Endless trouble with the dialpad. Once you dial the call, you then can't send DTMF (digits) to the response system. Press digits (or #*) on the dialpad and they are echoed in the top row but the partner does not hear them. I also tried with a Bluetooth keyboard and the effect was the same as on the dialpad (and pressing enter either had no effect or terminated the call, depending).
Searching on Google reveals no useful fixes. This sounds like material for a bug report, but which program is responsible, who do I file it with, and if with Google, will it just go in the bit bucket?
I tried a different dialer app called exDialer. Its major claim to fame is improved integration with the contact list. You dial the call on its dialpad, but in-call activities, including the dialpad, are the same (and have the same bugs) as with the native phone app.
Next plan: program ,,,,1 which should make it play back
the voicemail, even if I can't delete it. 2 commas weren't enough,
4 worked out. This makes it play the first message, but afterwards
you have to delete, archive, etc. by pressing a number, and it won't
automatically go to the next message. You have to hang up. The next
time you call voicemail you get the next message. To actually delete
the message (which is in a
skipped state) you need to do the
landline procedure. The final number
used is *86,,12345,,,,1 (password changed to protect the guilty).
This issue is not exactly finished, but has an adequate Band-Aid.
Update: I upgraded to the newly released stable version of CyanogenMod for d2vzw, cleared data only for the phone app, and the problem was cured; the dialpad is now usable on call. I retained the voicemail number including the password.
Install Dropbear and get it working.
Reinstall backup-host and speedtest. Do the speed test. The standard task is a SHA-512 sum of 5e8 bytes, which took 32.7 secs. This is a respectable speed for a low-end desktop machine. Two instances took as long as one: dual cores were used.
Update: I have a new speedtest program with the same task, but it reports in bytes/sec, and it also does an I/O test, just cat files in /system and /data to /dev/null. The composite score is 3/8*SHA + (cores*1/8)*SHA + 1/2*I/O Results:
Battery life statistics using Antutu. Done, and recorded in checkout.shtml.
Check out Bluetooth. Phones: checked, OK. OBEX: no functional partner. Keyboard: checked, OK.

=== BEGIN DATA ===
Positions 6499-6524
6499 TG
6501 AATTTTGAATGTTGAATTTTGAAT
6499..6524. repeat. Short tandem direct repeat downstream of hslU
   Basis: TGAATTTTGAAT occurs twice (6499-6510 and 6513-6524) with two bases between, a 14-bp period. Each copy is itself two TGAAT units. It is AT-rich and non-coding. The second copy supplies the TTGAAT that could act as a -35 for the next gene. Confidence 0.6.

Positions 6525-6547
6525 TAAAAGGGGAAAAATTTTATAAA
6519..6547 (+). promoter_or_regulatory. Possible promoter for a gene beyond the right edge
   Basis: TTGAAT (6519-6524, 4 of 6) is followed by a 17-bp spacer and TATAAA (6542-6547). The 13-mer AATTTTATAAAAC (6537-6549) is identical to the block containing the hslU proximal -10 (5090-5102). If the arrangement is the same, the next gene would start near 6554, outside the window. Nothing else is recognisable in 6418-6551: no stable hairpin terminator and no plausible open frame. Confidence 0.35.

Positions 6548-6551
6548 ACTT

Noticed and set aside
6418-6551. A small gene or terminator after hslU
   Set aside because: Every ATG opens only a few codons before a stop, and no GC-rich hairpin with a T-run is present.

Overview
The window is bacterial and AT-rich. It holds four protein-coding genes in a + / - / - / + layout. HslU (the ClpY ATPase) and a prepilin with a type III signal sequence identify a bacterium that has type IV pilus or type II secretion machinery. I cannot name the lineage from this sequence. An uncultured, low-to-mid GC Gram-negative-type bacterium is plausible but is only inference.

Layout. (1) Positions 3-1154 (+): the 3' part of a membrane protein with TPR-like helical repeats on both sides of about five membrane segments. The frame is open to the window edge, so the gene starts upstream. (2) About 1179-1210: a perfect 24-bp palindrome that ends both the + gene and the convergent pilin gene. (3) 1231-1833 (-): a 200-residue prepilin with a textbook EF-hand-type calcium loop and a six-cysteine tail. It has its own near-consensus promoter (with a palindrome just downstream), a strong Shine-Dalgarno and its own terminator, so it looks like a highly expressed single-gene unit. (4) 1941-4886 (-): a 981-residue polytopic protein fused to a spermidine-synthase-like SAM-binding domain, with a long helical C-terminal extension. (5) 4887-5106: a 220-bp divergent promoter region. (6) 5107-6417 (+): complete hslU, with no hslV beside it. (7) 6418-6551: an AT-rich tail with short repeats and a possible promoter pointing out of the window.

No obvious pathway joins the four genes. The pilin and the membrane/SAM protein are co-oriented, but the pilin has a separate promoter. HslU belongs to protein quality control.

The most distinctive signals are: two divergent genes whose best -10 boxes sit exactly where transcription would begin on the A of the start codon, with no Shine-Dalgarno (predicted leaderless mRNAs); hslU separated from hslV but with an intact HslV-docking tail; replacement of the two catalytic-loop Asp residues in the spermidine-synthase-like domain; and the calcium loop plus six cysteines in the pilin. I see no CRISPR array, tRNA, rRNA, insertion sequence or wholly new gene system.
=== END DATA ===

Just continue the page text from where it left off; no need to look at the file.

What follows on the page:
Feature test: WiFi in master mode. Works.
Data speed test. 4.16e6 bit/sec on 4G LTE. One reviewer got 3.5e7 bit/sec. My signal strength is kind of low, though.
There are several apps I haven't reinstalled. Do that, and try to restore their data where appropriate. [Done.]
Restore as much app data as possible. Done, the only app data worth saving was for Andoku and Bookmark Sort, and these were restored successfully.
Phone Tester by Miguel Torres: sensors page freezes up. See bug report about Phone Tester.
Check out music playback. Pick a decent music player for the various music sources.
DeaDBeeF player worked well. Plays Ogg and MP3 (with codec pack) directly, and Icecast and M3U stuffed with either of these. It accepts URLs from the browser and performs them.
Test if DeaDBeeF will pause during a phone call, then resume. According to the config file, it should be able to do this.
Update: wouldn't do last night what it did the previous day. It went catatonic whenever started: blank screen, nothing, until the ANR notice appeared. See this bug report about DeaDBeeF for a fix.
App writeup for DeaDBeeF: DeaDBeeF Player by Aleksey Yakovenko (free/pro) -- Medium popularity, good reviews. Only player that advertises ogg. Get free plugin pack for MP3 etc etc. Ad supported, pay $1.90 for pro version, to get rid of. Installed, it handles Icecast and M3U from browser.
Need to deal with locally stored music.
What is the preferred way to get the music onto the phone? iTunes? MTP? How corporate, how ungeek! This works for me:
wget -O - $URL | tar xvf -
Playback app, will DeaDBeeF be OK? Yes.
Add Folderat the bottom. All recognizable tracks will be added to the default playlist. Likely you can add selectively also, or add (or utilize) a M3U playlist, but I haven't tried these yet.